Article

Personal medicine—The new banking crisis

Center for Biomedical Ethics, Stanford, California, USA.
Nature Biotechnology (Impact Factor: 41.51). 05/2012; 30(2):141-7. DOI: 10.1038/nbt.2116
Source: PubMed

ABSTRACT

As the healthcare industry moves from a twentieth century approach of providing treatments of last resort to a future of individualized medicine, biobanks will play a pivotal role in this transition. Yet at the cutting edge of biobanking research are new ethical, social and policy challenges beyond those familiar to basic biomedical research.

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    • "See Hayden (2014). 11 Kohane (2011), Jensen et al. (2012), Scott et al. (2012) and Guarda (2013). 12 Rosenthal et al. (2010) and Stein (2010). "

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    • "Kaiser's Research Program on Genes, Environment and Health (RPGEH) attempts to triage genetic, environmental and medical information, to allow for better interpretation of health outcomes and has also resulted in the largest DNA biobank in the US. Similarly, Genethon (Paris) is one of Europe's largest cell and tissue repositories (Scott et al., 2012). Important biobanking projects in Asia include NUS-NUH Tissue Repository, SingHealth Tissue Repository , Singapore, UMCRI Tumour Tissue Bank, Cryocord Premiere stem cell bank, Malaysia, RIKSEN Bioresource center cell bank, Japan; "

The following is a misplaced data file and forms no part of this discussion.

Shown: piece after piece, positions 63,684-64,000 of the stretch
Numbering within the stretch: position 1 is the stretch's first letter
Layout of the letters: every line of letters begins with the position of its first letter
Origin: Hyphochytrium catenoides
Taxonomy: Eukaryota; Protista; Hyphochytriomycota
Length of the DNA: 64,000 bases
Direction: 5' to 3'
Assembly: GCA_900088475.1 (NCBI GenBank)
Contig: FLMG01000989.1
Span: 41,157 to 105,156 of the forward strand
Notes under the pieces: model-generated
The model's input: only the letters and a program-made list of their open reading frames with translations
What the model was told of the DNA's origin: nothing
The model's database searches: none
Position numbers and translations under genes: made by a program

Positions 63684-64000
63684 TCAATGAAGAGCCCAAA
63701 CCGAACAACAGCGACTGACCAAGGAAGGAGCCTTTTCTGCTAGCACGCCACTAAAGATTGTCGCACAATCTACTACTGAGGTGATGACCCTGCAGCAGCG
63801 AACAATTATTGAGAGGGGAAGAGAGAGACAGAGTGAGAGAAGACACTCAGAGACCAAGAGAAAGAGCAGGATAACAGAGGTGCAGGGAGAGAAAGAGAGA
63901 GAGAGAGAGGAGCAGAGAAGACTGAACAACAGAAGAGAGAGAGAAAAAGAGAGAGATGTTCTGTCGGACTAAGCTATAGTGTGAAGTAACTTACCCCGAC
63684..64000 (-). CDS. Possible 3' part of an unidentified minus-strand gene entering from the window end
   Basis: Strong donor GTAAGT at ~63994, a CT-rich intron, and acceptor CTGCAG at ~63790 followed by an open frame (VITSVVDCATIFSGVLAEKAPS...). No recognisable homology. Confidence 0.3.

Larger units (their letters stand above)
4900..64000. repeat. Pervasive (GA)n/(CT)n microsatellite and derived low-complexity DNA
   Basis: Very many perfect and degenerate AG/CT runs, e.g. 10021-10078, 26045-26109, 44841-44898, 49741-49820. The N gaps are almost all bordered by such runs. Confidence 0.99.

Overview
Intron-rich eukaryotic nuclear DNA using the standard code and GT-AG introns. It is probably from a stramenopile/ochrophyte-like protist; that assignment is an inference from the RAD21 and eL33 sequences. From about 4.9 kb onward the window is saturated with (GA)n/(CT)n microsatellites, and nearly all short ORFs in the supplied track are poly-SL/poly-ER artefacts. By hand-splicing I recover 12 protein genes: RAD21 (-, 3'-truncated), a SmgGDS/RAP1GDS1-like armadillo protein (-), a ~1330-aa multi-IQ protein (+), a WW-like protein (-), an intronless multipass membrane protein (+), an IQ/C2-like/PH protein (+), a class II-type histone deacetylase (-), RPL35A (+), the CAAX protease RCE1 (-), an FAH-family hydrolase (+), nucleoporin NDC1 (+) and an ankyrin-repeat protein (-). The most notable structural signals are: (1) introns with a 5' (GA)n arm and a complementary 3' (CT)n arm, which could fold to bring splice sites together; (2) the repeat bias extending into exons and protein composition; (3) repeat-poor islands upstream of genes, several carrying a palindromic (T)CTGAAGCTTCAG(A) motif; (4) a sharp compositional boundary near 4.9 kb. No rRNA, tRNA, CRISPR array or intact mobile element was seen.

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    • "The Cancer Genome Atlas Project (an NCI initiative) assessed the quality of samples acquired from dozens of tissue banks and produced the surprising result that only one percent of the samples assessed were viable. In addition, most of the tissue banks that supplied these samples had no proper catalog of samples that were stored in their facilities [55, 56]. "
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    ABSTRACT: Personalized medicine promises patient-tailored treatments that enhance patient care and decrease overall treatment costs by focusing on genetics and "-omics" data obtained from patient biospecimens and records to guide therapy choices that generate good clinical outcomes. The approach relies on diagnostic and prognostic use of novel biomarkers discovered through combinations of tissue banking, bioinformatics, and electronic medical records (EMRs). The analytical power of bioinformatic platforms combined with patient clinical data from EMRs can reveal potential biomarkers and clinical phenotypes that allow researchers to develop experimental strategies using selected patient biospecimens stored in tissue banks. For cancer, high-quality biospecimens collected at diagnosis, first relapse, and various treatment stages provide crucial resources for study designs. To enlarge biospecimen collections, patient education regarding the value of specimen donation is vital. One approach for increasing consent is to offer publically available illustrations and game-like engagements demonstrating how wider sample availability facilitates development of novel therapies. The critical value of tissue bank samples, bioinformatics, and EMR in the early stages of the biomarker discovery process for personalized medicine is often overlooked. The data obtained also require cross-disciplinary collaborations to translate experimental results into clinical practice and diagnostic and prognostic use in personalized medicine.
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